If you're smoking, skip to Step 6. If you're not, read on.

Step 5: Parboil, Grill & Eat

If you are not smoking the product, there's no need to use the Insta Cure #1. The product will need to be partially boiled to precook the meat; afterwards they can be simply reheated on a grill, boiled or pan-fried. To parboil, place the dogs in a pot of cold water and gradually bring up the water's temperature. Do not exceed 180°F water temperature or you'll risk breaking the casings. If you have a meat thermometer, the dogs should be at or over 152°F to be considered cooked. If no thermometer, about 15-20 minutes on simmer should be all right. You should eat one or two soon after they are cooked to get an idea of how they will taste. We recommend you eat one plain and the next with your favorite condiments (being Buffalo folks, we eat ours with ketchup, Weber's mustard, Broadway Market horseradish and relish... mmm). Try a few pan-fried with some vegetable oil. The outside nicely caramelizes in the oil, which is delicious. You can save them for two weeks in the refrigerator, or, for preserving longer than two weeks, freeze. And enjoy!

Step 6: Smoking, Steaming

The smoking phase is entirely optional, and for hot dogs we can't imagine you would want it to taste very smoky or have a dark smudge, but to each his own. First, be sure when hanging the links that they don't touch each other or the walls. The smoke will not get into those contact points. You should have a temperature probe inside the sausage that's biggest and furthest away from the heating element for a clear internal meat temperature and a separate inside smoker temperature. When they are set to go, you must dry the wieners by setting the smoker to 120°F with the smoke diffuser atop the heating element and dampers wide open for about an hour, or until the dogs' casings are dry to the touch (no smoke!). We don't recommend smoking any longer than three hours. By wetting the sawdust more than normal, the smoke will not be as forceful. After casings are done drying, set to 130°F, bring up the temperature 10°F every hour until you get to 160°F (damper open halfway the whole time). Smoke to your liking. After smoking, you can go straight to steam.

We steam in our smoker by placing a large bowl of freshly boiled water onto the heating element (remove diffuser entirely) and setting the temperature all the way up. This will bring the meat temperature past 152°F fairly quickly. When steam cooking in your smoker, remember to prevent any steam from escaping (especially from the chimney/damper) by sealing cracks with either towels or other means. If steaming is not an option, no worries - only patience. Set the temp to about 165°F, making sure it doesn't go over 170°F inside the smoker for any period of time because any fat that is inside will melt and drip down along with moisture. Our dogs have very little fat so the dripping may not be terribly dangerous, but this higher temperature will also cause your dogs to shrivel, and nobody likes a wrinkly shriveled dog! Once the internal meat temperature is at least 152°F in a few dogs, they are done. Take them out, and give them a cold shower under the sink until the internal temp goes down to about 110°F. We always cut off a little sausage right after smoking/steaming is done and before cold showering for a victory snack. You can hang them at room temperature until they are sufficiently dried and reach your desired bloom. Finally, they should be put in a cooler until their internal reaches about 50°F.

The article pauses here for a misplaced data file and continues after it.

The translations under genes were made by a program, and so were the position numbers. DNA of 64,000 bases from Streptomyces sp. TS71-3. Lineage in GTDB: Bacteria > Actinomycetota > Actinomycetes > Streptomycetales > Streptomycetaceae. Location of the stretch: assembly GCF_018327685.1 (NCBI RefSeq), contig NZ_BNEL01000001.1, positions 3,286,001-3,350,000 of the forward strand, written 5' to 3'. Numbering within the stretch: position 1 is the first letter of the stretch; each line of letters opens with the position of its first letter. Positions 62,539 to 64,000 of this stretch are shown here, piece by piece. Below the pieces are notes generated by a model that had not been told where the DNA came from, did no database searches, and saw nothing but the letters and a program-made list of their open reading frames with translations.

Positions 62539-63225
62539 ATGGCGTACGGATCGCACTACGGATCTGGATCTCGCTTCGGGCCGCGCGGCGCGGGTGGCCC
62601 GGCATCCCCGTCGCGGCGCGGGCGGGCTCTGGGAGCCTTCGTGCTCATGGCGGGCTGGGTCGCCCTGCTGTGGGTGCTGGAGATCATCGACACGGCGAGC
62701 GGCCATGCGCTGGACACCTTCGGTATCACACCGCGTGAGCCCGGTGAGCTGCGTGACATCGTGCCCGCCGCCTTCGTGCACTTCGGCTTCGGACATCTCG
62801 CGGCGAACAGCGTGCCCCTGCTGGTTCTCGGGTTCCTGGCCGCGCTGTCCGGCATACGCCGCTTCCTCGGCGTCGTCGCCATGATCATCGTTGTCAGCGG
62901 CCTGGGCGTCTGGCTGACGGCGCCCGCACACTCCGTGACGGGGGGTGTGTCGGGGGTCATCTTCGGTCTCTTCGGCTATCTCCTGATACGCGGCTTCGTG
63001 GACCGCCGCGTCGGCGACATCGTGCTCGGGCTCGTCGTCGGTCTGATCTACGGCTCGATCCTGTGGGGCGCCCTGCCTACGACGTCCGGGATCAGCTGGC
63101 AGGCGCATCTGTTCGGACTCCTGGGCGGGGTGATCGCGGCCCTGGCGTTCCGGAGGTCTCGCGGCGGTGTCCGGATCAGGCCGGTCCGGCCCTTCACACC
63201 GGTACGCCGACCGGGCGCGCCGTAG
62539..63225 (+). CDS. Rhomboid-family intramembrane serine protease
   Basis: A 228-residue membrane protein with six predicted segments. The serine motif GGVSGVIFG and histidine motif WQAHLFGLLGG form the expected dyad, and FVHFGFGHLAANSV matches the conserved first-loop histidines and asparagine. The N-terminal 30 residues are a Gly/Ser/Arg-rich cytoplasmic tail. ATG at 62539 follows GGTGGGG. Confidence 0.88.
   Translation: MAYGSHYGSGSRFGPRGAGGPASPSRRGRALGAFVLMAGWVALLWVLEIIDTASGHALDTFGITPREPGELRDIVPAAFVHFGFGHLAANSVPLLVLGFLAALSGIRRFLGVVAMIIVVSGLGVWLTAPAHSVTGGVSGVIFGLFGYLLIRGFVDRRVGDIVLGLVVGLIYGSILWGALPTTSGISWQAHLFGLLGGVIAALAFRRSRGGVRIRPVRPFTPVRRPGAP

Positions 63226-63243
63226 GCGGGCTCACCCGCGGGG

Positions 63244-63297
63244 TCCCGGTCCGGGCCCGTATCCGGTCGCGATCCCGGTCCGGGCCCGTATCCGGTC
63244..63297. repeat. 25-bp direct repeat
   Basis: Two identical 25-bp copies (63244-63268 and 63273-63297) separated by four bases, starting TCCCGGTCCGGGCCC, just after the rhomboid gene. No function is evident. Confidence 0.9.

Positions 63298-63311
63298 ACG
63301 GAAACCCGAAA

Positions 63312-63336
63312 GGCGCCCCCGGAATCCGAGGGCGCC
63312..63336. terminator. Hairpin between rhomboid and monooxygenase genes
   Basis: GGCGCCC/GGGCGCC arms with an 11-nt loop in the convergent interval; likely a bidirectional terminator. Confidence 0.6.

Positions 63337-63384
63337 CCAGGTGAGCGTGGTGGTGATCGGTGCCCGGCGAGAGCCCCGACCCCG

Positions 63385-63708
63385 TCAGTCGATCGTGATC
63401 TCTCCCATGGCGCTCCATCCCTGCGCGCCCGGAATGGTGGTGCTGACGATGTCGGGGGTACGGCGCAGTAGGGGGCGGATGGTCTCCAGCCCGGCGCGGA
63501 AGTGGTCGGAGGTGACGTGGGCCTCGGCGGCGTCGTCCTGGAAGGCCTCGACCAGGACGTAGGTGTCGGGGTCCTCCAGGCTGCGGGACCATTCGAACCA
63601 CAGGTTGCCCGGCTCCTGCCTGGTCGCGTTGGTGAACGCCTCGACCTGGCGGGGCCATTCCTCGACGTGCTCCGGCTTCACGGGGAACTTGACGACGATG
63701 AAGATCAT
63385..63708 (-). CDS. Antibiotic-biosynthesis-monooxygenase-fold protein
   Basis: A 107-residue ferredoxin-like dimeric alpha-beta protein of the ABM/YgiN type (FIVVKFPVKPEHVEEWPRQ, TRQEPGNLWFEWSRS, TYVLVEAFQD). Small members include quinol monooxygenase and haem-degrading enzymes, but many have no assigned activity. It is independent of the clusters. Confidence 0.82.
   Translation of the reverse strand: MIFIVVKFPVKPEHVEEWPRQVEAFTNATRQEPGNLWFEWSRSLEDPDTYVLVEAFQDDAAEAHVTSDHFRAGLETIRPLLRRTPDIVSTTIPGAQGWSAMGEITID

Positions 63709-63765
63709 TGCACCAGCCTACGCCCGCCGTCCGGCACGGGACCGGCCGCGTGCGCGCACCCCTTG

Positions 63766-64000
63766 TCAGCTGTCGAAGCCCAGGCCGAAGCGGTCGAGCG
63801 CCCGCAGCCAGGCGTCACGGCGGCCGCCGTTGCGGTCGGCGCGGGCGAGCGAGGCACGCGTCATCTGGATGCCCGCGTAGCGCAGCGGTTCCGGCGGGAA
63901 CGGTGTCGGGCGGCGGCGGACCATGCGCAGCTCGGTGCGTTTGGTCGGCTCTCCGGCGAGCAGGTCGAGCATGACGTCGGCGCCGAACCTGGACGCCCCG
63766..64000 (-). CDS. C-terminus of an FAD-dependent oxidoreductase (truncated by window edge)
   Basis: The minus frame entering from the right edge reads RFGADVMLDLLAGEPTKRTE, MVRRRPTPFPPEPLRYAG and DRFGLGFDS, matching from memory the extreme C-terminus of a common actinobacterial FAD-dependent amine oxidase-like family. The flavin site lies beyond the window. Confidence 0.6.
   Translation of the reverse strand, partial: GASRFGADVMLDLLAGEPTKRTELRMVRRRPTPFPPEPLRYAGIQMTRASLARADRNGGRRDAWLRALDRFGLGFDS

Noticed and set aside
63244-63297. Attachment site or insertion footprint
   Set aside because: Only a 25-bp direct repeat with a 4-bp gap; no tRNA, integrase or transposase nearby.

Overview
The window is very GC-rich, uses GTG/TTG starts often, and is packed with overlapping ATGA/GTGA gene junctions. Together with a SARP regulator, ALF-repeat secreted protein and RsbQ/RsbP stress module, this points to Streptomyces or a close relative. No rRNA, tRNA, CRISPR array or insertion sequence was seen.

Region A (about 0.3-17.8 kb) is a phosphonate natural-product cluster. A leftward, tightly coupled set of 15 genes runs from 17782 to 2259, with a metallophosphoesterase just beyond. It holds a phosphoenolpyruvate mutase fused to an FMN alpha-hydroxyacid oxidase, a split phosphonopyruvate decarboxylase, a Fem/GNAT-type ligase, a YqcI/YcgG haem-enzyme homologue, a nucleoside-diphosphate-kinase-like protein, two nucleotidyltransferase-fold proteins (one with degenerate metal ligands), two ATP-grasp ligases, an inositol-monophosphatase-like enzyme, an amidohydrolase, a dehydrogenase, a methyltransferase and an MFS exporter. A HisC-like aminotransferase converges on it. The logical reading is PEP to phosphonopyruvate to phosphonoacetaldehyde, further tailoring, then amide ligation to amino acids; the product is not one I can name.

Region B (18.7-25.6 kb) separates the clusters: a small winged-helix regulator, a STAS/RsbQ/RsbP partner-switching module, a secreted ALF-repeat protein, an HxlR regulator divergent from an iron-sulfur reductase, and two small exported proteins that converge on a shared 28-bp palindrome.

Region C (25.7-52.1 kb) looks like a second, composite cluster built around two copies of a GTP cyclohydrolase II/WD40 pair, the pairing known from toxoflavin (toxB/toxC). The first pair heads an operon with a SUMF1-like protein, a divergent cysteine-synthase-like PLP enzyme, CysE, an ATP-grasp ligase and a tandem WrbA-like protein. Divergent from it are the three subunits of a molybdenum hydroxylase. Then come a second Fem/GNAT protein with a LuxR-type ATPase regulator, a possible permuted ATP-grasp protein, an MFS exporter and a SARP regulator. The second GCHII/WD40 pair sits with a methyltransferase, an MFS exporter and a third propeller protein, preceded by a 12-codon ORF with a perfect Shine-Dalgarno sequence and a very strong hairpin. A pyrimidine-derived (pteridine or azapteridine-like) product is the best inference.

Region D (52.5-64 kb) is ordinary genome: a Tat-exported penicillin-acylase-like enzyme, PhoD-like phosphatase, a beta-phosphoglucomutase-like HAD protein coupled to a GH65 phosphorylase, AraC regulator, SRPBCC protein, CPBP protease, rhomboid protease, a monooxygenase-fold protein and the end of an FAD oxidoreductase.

It is a bit of work, but it shouldn't seem like a chore. If you do this once, you won't soon forget how it's done, and the next time it will be done quicker and the final product will only get better. Personalize the recipe, make some tweaks and call it your own.

Step 7: ENJOY!

We made this batch for a 4th of July party, but anytime is the perfect time for some good ol' fashioned American hot dogs. We wouldn't dream of giving any grilling advice to you folks since most people we know take great pride in their BBQ wisdom. We hope you have as great a time making these tasty dogs as you surely will eating them with friends and family! Be sure to let us know about your experience in the comments below, on our forum or on Facebook.

Friday, June 17, 2016

Announcing the Sausage Maker Forum!

If there's one thing we've learned in our decades of serving sausage makers and DIY foodies of all stripes, it's that our customers love talking about their craft. Trading recipes, asking for tips, complimenting each other's innovative smokehouse setups--we're proud to have been involved in building a community of food lovers who take pride in their cooking and take the extra time to share.

With all the chatter going on, we thought it was high time to provide our customers and friends with a sausage making forum where you can ask questions and get answers from folks with plenty of experimentation under their belts. Whether you're a beginner hobbyist or a commercial chef with years of expertise, we hope our forum will be a go-to resource for your next cooking adventure.

Bookmark this link:, sign up and introduce yourself! The Sausage Maker staff will be available to provide our own knowledge, and we can't wait to see what other genius ideas the sausage making boards turn out.

As always, happy smoking!